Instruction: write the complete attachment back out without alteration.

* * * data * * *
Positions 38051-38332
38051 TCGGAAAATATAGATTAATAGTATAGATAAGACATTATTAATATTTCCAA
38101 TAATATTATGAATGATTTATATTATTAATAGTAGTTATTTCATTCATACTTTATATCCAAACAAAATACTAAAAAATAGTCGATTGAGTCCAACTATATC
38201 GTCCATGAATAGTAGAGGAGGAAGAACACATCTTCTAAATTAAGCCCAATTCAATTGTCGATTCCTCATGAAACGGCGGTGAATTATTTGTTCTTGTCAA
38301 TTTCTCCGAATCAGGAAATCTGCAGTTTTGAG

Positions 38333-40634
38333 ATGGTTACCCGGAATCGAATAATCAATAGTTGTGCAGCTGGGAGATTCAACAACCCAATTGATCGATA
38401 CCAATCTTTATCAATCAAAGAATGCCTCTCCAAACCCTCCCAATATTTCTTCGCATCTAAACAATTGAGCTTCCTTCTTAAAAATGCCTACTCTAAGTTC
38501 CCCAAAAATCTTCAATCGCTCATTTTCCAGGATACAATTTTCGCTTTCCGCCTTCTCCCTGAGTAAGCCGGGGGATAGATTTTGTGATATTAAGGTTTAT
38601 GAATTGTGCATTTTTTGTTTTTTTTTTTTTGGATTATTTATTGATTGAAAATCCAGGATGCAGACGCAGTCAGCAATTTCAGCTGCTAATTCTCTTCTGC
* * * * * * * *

Positions 38051-38332
38051 TCGGAAAATATAGATTAATAGTATAGATAAGACATTATTAATATTTCCAA
38101 TAATATTATGAATGATTTATATTATTAATAGTAGTTATTTCATTCATACTTTATATCCAAACAAAATACTAAAAAATAGTCGATTGAGTCCAACTATATC
38201 GTCCATGAATAGTAGAGGAGGAAGAACACATCTTCTAAATTAAGCCCAATTCAATTGTCGATTCCTCATGAAACGGCGGTGAATTATTTGTTCTTGTCAA
38301 TTTCTCCGAATCAGGAAATCTGCAGTTTTGAG

Positions 38333-40634
38333 ATGGTTACCCGGAATCGAATAATCAATAGTTGTGCAGCTGGGAGATTCAACAACCCAATTGATCGATA
38401 CCAATCTTTATCAATCAAAGAATGCCTCTCCAAACCCTCCCAATATTTCTTCGCATCTAAACAATTGAGCTTCCTTCTTAAAAATGCCTACTCTAAGTTC
38501 CCCAAAAATCTTCAATCGCTCATTTTCCAGGATACAATTTTCGCTTTCCGCCTTCTCCCTGAGTAAGCCGGGGGATAGATTTTGTGATATTAAGGTTTAT
38601 GAATTGTGCATTTTTTGTTTTTTTTTTTTTGGATTATTTATTGATTGAAAATCCAGGATGCAGACGCAGTCAGCAATTTCAGCTGCTAATTCTCTTCTGC